Branch to Snowflake

This page provides you with instructions on how to extract data from Branch and load it into Snowflake. (If this manual process sounds onerous, check out Stitch, which can do all the heavy lifting for you in just a few clicks.)

What is Branch?

Branch Metrics lets businesses generate deep links they can use to track conversions and user engagement on web and mobile transactions. It provides a business analytics dashboard to surface user behavior data.

What is Snowflake?

Snowflake is a cloud-based data warehouse implemented as a managed service. It runs on the Amazon Web Services architecture using EC2 and S3 instances. Snowflake is designed to be fast, flexible, and easy to work with. For instance, for query processing, Snowflake creates virtual warehouses that run on separate compute clusters, so querying one virtual warehouse doesn't slow down the others.

Getting data out of Branch

Branch exposes data for things like install, open, clicks, and web session start through webhooks to user-defined HTTP POST callbacks. You can add a webhook through the Branch dashboard.

Sample Branch data

Branch exchanges data in JSON format. Here’s an example of the data returned for a clicks endpoint:

POST
User-agent: Branch Metrics API
Content-Type: application/json
{
    click_id: a unique identifier,
    event: 'click',
    event_timestamp: 'link click timestamp',
    os: 'iOS' | 'Android',
    os_version: 'the OS version',
    metadata: {
        ip: 'click IP',
        userAgent: 'click UA',
        browser: 'browser',
        browser_version: 'browser version',
        brand: 'phone brand',
        model: 'phone model',
        os: 'browser OS',
        os_version: 'OS version'
    },
    query: { any query parameters appended to the link },
    link_data: { link data dictionary - see below }
}

// link data dictionary example
{
    branch_id: 'unique identifier for unique link',
    date_ms: 'link creation date with millisecond',
    date_sec: 'link creation date with second',
    date: 'link creation date',
    domain: 'domain label',
    data: {
        +url: the Branch link,
        ... other deep link data
    },
    campaign: 'campaign label',
    feature: 'feature label',
    channel: 'channel label'
    tags: [tags array],
    stage: 'stage label',
}

Preparing Branch data

If you don’t already have a data structure in which to store the data you retrieve, you’ll have to create a schema for your data tables. Then, for each value in the response, you’ll need to identify a predefined datatype (INTEGER, DATETIME, etc.) and build a table that can receive them. Branch's documentation should tell you what fields are provided by each endpoint, along with their corresponding datatypes.

Complicating things is the fact that the records retrieved from the source may not always be "flat" – some of the objects may actually be lists. This means you’ll likely have to create additional tables to capture the unpredictable cardinality in each record.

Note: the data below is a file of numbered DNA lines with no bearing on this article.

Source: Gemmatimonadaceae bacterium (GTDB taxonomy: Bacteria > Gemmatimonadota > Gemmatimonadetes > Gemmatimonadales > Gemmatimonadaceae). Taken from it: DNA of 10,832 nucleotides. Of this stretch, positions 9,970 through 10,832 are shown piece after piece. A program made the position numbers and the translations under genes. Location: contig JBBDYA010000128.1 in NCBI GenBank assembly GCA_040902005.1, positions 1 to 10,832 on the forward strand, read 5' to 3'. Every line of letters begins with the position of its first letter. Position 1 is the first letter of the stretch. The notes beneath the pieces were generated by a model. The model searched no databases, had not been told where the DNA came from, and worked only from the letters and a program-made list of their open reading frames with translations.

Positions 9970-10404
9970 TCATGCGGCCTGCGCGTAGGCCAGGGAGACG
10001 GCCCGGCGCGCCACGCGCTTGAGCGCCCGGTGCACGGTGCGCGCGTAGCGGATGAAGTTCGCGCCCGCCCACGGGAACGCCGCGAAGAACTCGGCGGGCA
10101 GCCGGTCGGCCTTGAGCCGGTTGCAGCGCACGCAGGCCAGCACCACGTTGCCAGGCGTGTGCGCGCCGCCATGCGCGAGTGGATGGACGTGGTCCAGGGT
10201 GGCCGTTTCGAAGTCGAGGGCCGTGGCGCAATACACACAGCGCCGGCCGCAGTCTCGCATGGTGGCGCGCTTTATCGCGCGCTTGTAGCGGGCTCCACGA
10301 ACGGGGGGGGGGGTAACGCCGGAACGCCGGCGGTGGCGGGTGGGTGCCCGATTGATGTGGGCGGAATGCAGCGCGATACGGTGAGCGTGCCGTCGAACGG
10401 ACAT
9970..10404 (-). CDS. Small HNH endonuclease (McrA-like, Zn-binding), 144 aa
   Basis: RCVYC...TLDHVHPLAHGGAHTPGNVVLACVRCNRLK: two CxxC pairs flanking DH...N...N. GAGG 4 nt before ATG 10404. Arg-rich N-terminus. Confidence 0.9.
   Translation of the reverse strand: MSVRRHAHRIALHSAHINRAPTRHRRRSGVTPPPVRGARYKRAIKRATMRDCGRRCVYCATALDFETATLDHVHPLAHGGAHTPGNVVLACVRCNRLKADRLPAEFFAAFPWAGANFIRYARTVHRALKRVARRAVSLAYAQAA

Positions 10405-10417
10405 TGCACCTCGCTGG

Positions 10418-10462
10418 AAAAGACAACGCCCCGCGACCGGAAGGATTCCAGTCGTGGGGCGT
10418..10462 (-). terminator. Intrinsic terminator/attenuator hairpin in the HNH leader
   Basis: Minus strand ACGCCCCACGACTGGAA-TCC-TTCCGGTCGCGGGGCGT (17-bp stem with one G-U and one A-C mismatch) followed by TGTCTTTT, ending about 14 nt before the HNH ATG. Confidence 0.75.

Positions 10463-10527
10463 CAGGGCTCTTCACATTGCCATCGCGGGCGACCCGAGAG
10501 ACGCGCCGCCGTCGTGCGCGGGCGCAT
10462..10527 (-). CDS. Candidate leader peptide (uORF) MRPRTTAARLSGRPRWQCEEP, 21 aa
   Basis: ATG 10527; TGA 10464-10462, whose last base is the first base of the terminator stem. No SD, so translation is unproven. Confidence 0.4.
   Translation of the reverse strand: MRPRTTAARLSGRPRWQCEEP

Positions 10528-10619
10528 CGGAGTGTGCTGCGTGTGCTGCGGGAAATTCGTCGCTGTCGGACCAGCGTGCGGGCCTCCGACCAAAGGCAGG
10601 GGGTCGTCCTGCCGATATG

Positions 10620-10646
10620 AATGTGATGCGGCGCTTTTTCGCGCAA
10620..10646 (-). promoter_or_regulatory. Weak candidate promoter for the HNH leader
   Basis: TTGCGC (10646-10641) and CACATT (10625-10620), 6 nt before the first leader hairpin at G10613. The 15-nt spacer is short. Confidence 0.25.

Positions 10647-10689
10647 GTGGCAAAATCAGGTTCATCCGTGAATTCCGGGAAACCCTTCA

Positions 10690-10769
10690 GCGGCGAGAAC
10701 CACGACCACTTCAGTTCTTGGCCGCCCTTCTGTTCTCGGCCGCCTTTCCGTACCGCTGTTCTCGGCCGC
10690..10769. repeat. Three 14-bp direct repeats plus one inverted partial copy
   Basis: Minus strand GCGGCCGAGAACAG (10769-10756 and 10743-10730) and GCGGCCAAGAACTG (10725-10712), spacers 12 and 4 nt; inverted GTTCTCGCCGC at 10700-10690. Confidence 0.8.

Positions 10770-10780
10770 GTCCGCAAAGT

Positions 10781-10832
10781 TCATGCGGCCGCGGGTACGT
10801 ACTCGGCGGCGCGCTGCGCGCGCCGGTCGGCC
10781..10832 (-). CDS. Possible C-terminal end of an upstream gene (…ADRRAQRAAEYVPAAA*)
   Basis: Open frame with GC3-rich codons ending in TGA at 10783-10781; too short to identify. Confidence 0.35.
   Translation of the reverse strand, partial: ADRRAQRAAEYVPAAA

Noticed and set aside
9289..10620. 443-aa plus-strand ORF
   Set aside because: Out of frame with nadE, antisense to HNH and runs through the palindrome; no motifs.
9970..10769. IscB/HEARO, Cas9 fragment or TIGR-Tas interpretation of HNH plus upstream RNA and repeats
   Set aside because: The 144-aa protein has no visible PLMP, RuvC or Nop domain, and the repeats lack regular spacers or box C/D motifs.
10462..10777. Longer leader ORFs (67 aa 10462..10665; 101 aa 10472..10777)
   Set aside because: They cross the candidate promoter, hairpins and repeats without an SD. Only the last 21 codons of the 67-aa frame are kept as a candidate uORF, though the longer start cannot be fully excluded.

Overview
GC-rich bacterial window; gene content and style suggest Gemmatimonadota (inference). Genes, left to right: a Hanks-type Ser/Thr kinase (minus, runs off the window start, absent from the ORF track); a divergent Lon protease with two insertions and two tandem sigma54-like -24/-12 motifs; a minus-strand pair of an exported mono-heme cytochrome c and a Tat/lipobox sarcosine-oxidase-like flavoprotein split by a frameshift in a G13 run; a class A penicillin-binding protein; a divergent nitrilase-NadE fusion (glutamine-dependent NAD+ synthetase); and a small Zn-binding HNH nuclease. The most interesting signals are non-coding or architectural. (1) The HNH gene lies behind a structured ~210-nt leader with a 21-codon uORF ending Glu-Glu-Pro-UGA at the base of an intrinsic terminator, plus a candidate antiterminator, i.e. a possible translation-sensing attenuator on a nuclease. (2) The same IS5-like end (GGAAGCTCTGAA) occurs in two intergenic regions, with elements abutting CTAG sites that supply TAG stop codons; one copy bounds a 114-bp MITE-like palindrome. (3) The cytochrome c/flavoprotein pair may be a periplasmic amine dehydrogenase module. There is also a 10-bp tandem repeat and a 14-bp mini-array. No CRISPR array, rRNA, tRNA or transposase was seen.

Preparing data for Snowflake

Depending on the structure of your data, you may need to prepare it for loading. Look at the supported data types for Snowflake and make sure that the data you've got will map neatly to them.

Note that you don't need to define a schema in advance when loading JSON data into Snowflake.

Loading data into Snowflake

The Snowflake documentation's Data Loading Overview section can help you with the task of loading your data. If you're not loading a lot of data, you might be able to use the data loading wizard in the Snowflake web UI, but chances are the limitations on that tool will make it a non-starter as a reliable ETL solution. Alternatively, there are two main steps for getting data into Snowflake:

  • Use the PUT command to stage files.
  • Use the COPY INTO table command to load prepared data into an awaiting table.

You’ll have the option of copying from your local drive or from Amazon S3. One of Snowflake's slick features lets you make a virtual warehouse that can power the insertion process.

Keeping Branch data up to date

Once you’ve set up the webhooks you want and have begun collecting data, you can relax – as long as everything continues to work correctly. You’ll have to keep an eye out for any changes to Branch’s webhooks implementation.

Other data warehouse options

Snowflake is great, but sometimes you need to optimize for different things when you're choosing a data warehouse. Some folks choose to go with Amazon Redshift, Google BigQuery, or PostgreSQL, which are RDBMSes that use similar SQL syntax, or Panoply, which works with Redshift instances. If you're interested in seeing the relevant steps for loading data into one of these platforms, check out To Redshift, To BigQuery, To Postgres, and To Panoply.

Easier and faster alternatives

If all this sounds a bit overwhelming, don’t be alarmed. If you have all the skills necessary to go through this process, chances are building and maintaining a script like this isn’t a very high-leverage use of your time.

Thankfully, products like Stitch were built to solve this problem automatically. With just a few clicks, Stitch starts extracting your Branch data via the API, structuring it in a way that is optimized for analysis, and inserting that data into your Snowflake data warehouse.